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SOURCE

Source: Kalantaridou SN, Borgelt LM, Dang DK, Calis KA. Hormone therapy in women. In: DiPiro JT, Talbert RL, Yee GC, Matzke GR, Wells BG, Posey LM, eds. Pharmacotherapy: A Pathophysiologic Approach. 10th ed. New York, NY: McGraw-Hill; 2017. http://accesspharmacy.mhmedical.com/content.aspx?bookid=1861&sectionid=146067309. Accessed May 17, 2017.

CONDITION/DISORDER SYNONYMS

  • Climacteric.

  • Change of life.

DEFINITION

  • Menopause is permanent cessation of menses after loss of ovarian follicular activity.

ETIOLOGY

  • May be due to normal aging process, surgery (total abdominal hysterectomy, bilateral oophorectomy), medications (eg, chemotherapy), or pelvic irradiation.

PATHOPHYSIOLOGY

  • Loss of ovarian follicular activity; postmenopausal ovaries no longer primary site of estradiol or progesterone synthesis.

  • As women age, follicle-stimulating hormone (FSH) rises and ovarian inhibin declines. When ovarian function ceases, serum FSH concentrations are >40 IU/L. Menopause characterized by:

    • 10- to 15-fold increase in circulating FSH concentrations compared with concentrations of FSH in follicular phase.

    • 4- to 5-fold increase in luteinizing hormone (LH)

    • >90% decrease in circulating estradiol concentrations.

EPIDEMIOLOGY

  • Median age at onset in the United States: 51 years (but can vary from 40 to 58 years).

  • Women who have undergone hysterectomy must rely on symptoms to estimate the actual time of menopause and are more likely to have earlier menopause.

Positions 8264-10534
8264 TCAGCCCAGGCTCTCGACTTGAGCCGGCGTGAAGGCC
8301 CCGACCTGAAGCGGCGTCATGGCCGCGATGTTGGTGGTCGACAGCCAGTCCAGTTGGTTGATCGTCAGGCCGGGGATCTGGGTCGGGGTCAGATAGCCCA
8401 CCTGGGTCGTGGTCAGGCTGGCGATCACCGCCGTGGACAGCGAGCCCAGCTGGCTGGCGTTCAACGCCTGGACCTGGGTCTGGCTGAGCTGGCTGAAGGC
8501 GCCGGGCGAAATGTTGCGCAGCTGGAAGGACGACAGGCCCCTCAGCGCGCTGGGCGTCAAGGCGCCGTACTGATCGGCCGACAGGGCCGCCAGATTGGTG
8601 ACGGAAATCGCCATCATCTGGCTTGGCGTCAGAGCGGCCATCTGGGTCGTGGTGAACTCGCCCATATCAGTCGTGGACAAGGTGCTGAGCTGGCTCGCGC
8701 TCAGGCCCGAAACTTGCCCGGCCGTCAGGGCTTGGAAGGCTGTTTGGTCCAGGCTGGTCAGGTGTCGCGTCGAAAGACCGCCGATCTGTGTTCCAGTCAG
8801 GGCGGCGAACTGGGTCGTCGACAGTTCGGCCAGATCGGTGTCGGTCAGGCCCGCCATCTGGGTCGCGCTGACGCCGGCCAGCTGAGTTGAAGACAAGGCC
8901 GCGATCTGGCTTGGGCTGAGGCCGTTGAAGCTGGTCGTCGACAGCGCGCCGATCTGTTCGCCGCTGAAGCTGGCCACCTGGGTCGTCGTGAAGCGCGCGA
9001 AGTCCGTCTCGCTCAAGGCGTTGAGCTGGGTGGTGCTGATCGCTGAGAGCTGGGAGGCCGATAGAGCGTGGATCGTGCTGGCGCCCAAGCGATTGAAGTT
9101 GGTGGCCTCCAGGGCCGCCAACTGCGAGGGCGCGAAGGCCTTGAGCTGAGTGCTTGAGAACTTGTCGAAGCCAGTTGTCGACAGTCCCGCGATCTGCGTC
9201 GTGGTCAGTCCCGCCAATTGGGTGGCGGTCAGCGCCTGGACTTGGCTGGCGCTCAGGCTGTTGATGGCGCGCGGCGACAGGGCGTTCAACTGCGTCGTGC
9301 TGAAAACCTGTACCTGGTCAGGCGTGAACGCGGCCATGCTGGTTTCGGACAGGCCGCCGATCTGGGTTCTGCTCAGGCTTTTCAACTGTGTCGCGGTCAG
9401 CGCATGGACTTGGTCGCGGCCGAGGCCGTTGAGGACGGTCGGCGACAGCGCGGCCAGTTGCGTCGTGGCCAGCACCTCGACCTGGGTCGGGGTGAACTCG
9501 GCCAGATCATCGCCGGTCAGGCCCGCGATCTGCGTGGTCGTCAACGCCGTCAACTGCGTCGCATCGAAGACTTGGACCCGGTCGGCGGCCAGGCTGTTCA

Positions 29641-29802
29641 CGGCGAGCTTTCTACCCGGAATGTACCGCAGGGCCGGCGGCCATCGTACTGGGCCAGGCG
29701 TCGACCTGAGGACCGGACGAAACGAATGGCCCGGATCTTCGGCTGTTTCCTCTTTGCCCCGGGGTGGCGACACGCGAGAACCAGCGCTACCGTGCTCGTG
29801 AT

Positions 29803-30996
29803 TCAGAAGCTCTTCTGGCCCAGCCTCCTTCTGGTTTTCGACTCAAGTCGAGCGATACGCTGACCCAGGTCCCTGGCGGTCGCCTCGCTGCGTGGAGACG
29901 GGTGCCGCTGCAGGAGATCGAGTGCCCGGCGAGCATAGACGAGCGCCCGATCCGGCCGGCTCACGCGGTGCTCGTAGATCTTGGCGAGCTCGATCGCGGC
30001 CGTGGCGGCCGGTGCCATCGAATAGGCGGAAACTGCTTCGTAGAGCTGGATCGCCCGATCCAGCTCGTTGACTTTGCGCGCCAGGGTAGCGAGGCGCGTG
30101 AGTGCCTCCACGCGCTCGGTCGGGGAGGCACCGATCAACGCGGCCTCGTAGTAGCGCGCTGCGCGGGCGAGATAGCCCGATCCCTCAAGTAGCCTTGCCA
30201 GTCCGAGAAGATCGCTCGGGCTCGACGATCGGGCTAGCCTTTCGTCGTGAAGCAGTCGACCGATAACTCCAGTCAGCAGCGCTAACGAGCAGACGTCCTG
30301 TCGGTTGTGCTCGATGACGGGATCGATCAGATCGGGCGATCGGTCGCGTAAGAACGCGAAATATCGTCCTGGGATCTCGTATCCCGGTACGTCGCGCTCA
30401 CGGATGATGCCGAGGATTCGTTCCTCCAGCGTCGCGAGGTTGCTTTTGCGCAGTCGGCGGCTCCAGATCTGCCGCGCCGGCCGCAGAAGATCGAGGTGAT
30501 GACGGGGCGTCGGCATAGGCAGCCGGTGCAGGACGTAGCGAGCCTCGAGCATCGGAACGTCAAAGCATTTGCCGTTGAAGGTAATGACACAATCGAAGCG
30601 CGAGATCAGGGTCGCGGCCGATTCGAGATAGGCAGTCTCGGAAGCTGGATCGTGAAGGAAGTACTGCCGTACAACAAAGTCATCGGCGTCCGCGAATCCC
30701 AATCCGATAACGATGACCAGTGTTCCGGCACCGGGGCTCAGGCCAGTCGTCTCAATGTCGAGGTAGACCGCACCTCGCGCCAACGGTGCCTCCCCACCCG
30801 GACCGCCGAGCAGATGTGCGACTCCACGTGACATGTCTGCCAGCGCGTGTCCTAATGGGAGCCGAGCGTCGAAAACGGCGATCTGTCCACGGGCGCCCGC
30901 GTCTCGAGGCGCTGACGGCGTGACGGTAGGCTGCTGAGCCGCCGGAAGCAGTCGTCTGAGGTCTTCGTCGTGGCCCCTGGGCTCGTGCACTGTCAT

CLINICAL PRESENTATION

SIGNS AND SYMPTOMS

  • Vasomotor symptoms (eg, hot flushes and night sweats)

  • Sleep disturbances.

  • Mood changes.

  • Impaired concentration and memory.

  • Vaginal dryness.

  • Dyspareunia.

  • Arthralgia.

DIAGNOSIS

  • Complete medical history and physical examination.

  • Menopause determined retrospectively after 12 consecutive months of amenorrhea.

LABORATORY TESTS

  • Serum FSH levels.

    • Perimenopause: 10–12 IU/L

    • Menopause: exceed 40 IU/L

  • Thyroid function tests.

  • Iron stores.

  • Lipid profile.

DIFFERENTIAL DIAGNOSIS

  • Pregnancy.

  • Premature ovarian failure.

  • Hypothyroidism or hyperthyroidism

  • Hyperprolactinemia.

  • Polycystic ovary syndrome.

  • Hypothalamic amenorrhea (eg, stress, weight change, exercise)

  • Other endocrine causes (eg, Cushing’s syndrome, Addison’s disease)

DESIRED OUTCOMES

  • Relieve symptoms.

  • Improve quality of life.

  • Minimize adverse effects.

TREATMENT: GENERAL APPROACH

  • Figure 1: Algorithm for pharmacotherapy of menopausal symptoms.

  • Vaginal dryness because of vaginal atrophy often requires local or systemic estrogen therapy.

    • Topical estrogen cream, tablets, or vaginal ring.

    • Vaginal estrogen may be more effective and avoids high circulating estrogen levels.

FIGURE 1.

Algorithm for pharmacologic management of menopause symptoms. Reprinted with permission from Wells BG, DiPiro JT, Schwinghammer TL, et al. Pharmacotherapy Handbook. 10th ed. New York, NY: McGraw-Hill; 2017.

TREATMENT: NONPHARMACOLOGIC THERAPY

  • Lifestyle modification including wearing layered clothing that can be removed or added as ...

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